In its June 7 ruling, the court unanimously upheld the secretary of labor’s interpretation that, in evaluating the significant and substantial nature of violations of standards that come into play only in the event of an emergency, one must assume the occurrence of the emergency. The court agreed that “emergency safety standards are fundamentally different from non-emergency standards because they are designed to apply meaningfully only in times of emergency.”

Under Section 104(d)(1) of the Mine Act, if the authorized representative finds that there has been a violation of a mandatory health or safety standard and also finds that the violation “is of such nature as could significantly and substantially contribute to the cause and effect of a coal or other mine safety or health hazard,” then the inspector is to include that finding in the citation issued for the violation. Such a finding of a S&S violation is a precondition for enhanced enforcement actions under the Mine Act.

The appeal involved Cumberland Coal Resources LP’s Cumberland mine in Greene County, Pa. Cumberland argued that the commission applied the wrong standard when it reversed an administrative law judge’s determination that the violations were not significant and substantial, and that even if it applied the correct standard, its findings were not supported by substantial evidence.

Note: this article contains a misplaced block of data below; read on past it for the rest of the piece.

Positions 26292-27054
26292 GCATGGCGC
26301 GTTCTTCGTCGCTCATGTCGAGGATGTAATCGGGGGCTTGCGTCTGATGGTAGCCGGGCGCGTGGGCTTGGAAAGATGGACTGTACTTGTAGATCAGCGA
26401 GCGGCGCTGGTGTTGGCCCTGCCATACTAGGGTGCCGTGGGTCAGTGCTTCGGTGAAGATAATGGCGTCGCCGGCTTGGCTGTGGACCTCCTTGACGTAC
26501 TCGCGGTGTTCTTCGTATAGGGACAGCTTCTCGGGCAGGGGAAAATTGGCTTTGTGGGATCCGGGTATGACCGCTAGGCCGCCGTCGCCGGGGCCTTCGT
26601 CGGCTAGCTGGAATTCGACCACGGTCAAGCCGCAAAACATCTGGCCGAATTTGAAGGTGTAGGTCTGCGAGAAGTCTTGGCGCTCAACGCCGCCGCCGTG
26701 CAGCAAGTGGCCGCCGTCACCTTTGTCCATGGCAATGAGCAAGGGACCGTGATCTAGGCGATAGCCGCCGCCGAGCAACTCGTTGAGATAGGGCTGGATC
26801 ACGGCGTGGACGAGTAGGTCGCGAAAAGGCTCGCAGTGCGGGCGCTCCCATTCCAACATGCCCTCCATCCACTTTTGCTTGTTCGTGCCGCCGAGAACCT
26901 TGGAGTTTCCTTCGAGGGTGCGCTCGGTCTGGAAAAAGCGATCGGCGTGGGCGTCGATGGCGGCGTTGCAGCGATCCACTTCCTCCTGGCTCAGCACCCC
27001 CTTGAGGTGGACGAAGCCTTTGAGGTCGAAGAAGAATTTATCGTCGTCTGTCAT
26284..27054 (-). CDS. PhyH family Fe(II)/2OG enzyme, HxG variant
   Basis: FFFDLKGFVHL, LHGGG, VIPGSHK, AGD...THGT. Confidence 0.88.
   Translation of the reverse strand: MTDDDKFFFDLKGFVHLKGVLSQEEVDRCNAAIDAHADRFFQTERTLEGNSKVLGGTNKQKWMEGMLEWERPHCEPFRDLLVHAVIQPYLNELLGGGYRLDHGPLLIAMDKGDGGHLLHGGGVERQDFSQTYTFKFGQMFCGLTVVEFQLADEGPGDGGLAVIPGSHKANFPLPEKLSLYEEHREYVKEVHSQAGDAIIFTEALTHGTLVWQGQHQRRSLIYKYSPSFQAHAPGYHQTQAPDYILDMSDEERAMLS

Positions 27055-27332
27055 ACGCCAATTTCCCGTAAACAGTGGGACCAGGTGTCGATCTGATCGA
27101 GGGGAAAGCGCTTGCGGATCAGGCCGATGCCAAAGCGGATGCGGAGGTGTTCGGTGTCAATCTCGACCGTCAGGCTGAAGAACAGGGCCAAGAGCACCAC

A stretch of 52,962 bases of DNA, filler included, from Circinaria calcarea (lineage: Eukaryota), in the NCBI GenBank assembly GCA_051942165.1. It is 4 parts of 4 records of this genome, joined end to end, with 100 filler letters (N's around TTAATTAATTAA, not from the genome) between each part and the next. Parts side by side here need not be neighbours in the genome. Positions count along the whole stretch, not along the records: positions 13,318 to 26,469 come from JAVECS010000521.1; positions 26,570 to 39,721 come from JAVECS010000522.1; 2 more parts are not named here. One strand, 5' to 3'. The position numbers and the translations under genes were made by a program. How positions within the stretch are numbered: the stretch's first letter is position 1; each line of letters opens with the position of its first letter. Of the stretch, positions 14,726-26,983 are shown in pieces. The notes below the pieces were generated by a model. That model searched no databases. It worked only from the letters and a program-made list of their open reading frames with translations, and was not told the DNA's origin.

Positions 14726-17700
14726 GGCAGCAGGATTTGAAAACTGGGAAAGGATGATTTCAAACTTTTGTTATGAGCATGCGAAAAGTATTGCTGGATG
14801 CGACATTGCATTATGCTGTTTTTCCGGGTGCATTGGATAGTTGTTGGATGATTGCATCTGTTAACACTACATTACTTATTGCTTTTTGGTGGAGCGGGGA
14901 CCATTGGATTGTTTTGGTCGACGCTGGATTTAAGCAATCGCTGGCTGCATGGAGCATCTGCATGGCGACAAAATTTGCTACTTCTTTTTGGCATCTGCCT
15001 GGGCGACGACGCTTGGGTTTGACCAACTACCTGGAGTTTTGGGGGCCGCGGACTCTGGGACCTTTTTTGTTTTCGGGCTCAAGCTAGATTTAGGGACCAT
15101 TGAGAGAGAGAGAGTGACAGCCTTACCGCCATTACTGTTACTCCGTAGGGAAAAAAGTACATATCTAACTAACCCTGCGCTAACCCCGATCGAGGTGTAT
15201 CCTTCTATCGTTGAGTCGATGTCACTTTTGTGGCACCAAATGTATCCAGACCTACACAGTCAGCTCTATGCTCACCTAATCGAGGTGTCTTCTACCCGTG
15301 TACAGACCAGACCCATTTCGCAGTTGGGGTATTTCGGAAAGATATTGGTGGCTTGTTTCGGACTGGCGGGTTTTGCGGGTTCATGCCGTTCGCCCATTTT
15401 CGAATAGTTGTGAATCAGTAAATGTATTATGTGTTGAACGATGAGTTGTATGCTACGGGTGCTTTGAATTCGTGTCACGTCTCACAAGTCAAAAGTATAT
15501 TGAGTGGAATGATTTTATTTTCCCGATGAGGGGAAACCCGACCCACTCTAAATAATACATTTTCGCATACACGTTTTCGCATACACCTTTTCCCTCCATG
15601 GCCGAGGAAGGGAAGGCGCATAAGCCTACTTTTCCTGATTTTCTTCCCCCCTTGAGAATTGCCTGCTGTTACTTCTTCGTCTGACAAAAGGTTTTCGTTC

During a December 2007 inspection, an MSHA special investigator inspected four of Cumberland’s escape-ways over a four-day period and issued a citation for each, alleging a violation of the lifeline requirement. The investigator designated each violation an S&S, finding that, in the event of an emergency, requiring miners to use the lifeline and the location of the lifeline would have delayed miners’ escape, and that the delay would have been reasonably likely to result in serious injury or death.